“Mr. Mitnick is an experienced attorney and investigator, and has provided services to employers throughout the United States for over 30 years,” Antonucci said in a statement last week. Mitnick is described on the company’s website as a “certified workplace mindfulness facilitator” and the company specializes in discrimination and diversity training.
Mitnick is certified in the area of Title IX investigations, the civil rights law forbidding sex-based discrimination in schools, and the company’s website says he “regularly conducts investigations into allegations of sexual misconduct on university campuses.”
Antonucci declined to provide selectmen a timeline for when the investigation would be completed.
Antonucci said he was optimistic this could be an opportunity to make “substantive and long-lasting change” around issues of diversity, equity, inclusion, and religious and racial sensitivity.
Congregation Shirat Hayam in Marshfield also issued a statement that read in part: “The use of terms referring to the Holocaust and Auschwitz death camps has no place in any society that values inclusion and acceptance.”
“To have a reference to that tragic time in history used so flippantly during gameplay is horrifying,” the congregation’s statement went on to say.
On Thursday, April 1, the congregation planned to host an opportunity for Jewish and non-Jewish families that are hurting from the incident, given words were also used during the game that were hurtful to others, Karen Wong told selectmen Monday.
Wong said Monday the selectmen’s response was important while also sharing her thoughts about what the past week has meant to her as a Jewish woman whose husband is Chinese and having raised three kids in Duxbury.
“It’s mostly been a very positive experience,” Wong said of her time in Duxbury, “but I can tell you between the anti-Asian hate that’s been going on in the country and the recent murders [in Atlanta] that brought up a lot of stuff for my family, and then before that even got digested, we had this whole thing break with the football team,” Wong said.
Wong said in the past week she fielded “an unbelievable number of phone calls, emails, text messages from people in the Jewish community who are hurting, most of the people I didn’t even know.”
Wong said she was trying figure out what was going on, “because I think it’s well known this was not an isolated incident.”
She told selectmen she spoke with some current and former football families, and while she appreciated the dialog, “nobody that I spoke with will go on the record.” She hoped they would speak openly to the school department and its investigator “because that is really the only way that we can move on from here.”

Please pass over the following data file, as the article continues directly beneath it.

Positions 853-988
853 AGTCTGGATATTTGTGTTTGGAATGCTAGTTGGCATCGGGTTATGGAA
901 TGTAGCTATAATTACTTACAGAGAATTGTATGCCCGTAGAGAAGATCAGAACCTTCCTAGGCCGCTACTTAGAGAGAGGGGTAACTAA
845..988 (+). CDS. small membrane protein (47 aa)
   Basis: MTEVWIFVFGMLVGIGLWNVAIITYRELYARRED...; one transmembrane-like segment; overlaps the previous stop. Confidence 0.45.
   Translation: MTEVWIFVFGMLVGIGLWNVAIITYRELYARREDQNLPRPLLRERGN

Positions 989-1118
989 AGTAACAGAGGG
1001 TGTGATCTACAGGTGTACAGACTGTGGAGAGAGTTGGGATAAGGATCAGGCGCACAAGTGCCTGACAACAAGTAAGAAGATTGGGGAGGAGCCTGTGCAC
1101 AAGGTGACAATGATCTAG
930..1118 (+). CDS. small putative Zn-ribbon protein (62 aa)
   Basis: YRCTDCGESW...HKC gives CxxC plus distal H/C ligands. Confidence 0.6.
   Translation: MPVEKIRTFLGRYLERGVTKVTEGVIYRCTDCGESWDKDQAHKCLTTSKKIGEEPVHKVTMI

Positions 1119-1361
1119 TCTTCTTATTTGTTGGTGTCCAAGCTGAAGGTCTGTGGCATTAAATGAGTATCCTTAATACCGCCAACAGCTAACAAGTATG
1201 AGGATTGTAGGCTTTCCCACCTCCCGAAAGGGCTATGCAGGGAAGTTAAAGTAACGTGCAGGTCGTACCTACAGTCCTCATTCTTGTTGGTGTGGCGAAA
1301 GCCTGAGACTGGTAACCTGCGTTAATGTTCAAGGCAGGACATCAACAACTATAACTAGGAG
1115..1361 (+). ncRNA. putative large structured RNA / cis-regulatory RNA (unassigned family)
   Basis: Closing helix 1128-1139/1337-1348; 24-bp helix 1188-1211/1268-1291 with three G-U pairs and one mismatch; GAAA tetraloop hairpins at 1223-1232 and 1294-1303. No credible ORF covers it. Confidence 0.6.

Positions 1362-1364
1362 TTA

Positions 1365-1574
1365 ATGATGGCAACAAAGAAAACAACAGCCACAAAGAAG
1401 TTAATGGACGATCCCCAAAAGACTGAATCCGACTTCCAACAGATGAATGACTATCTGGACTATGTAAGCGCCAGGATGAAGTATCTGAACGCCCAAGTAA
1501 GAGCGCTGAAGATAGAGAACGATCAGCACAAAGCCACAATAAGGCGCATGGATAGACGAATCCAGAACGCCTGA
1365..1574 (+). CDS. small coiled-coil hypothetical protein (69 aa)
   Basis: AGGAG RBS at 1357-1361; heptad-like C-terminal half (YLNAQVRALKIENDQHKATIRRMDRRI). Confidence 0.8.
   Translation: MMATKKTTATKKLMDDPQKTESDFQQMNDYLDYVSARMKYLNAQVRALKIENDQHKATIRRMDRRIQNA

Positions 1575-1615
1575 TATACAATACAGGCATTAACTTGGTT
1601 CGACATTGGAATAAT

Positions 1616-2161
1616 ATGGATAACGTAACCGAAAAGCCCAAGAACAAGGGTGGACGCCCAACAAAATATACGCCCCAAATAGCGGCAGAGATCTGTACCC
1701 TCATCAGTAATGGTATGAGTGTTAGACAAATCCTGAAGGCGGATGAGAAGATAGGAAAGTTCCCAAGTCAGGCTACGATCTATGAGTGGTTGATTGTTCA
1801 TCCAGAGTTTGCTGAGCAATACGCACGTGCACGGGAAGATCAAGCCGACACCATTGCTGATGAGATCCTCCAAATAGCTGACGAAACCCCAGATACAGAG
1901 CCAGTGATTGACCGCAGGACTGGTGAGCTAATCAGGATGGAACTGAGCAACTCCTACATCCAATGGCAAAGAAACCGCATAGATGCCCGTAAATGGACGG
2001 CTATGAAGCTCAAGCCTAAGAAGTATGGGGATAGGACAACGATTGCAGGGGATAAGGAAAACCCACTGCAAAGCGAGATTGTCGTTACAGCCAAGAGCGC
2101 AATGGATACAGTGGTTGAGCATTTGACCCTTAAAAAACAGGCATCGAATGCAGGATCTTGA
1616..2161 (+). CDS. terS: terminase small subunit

Duxbury School Committee Chair Kellie Bresnehan said the committee condemned the offensive and anti-Semitic remarks made by the football team and said the school board was committed to working with the community.
“I’ve had a lot of conversations with Karen [Wong] and community members the last 10 days, this has been my entire life,” Bresnehan said.
Christine Hill, a private admissions counselor in Duxbury, told selectmen about her misgivings regarding what happened.
“I am not at all surprised that this happened,” Hill said. She said she understood the reason for Antonucci’s need to keep much of it private, but she said she has contacted the schools in the past “when my clients have been having issues, my Jewish clients in particular, were being mistreated in the school, and not as much has been done as I would’ve liked. Really, nothing.”
“There is a long history of these things like Karen was talking about happening in Duxbury,” Hill added, “and it’s not just the football team, and I really want to make sure we get to the bottom of the entire systematic issue here.”
“Personally, as a community member, I’m disappointed, I’m sad, I’m grieving,” said Laura Neprud, the immediate past president of Marshfield’s Congregation Shirat Hayam and a member of the Steering Committee of Duxbury for All, in an interview.
Neprud does not know when the offensive terms crept in and said any use of religious terms should have been shut down immediately. “That would have been my gut instinct,” said Neprud, who works in special education for Duxbury Middle School.
Neprud said she has been dealing with the fallout nonstop since word of what happened broke on social media and then became public. She credited school officials and various groups in town taking action.
“It makes me sad,” Neprud said. “I love my town and the people I work with. It’s hard to reconcile there is this underbelly. It’s sad.”
She added that there are those on a town Facebook page defending the coach.
“He’s not a bad person, he’s just a man who made a mistake,” she said, adding, “he’s an adult in the room and he should’ve known better.”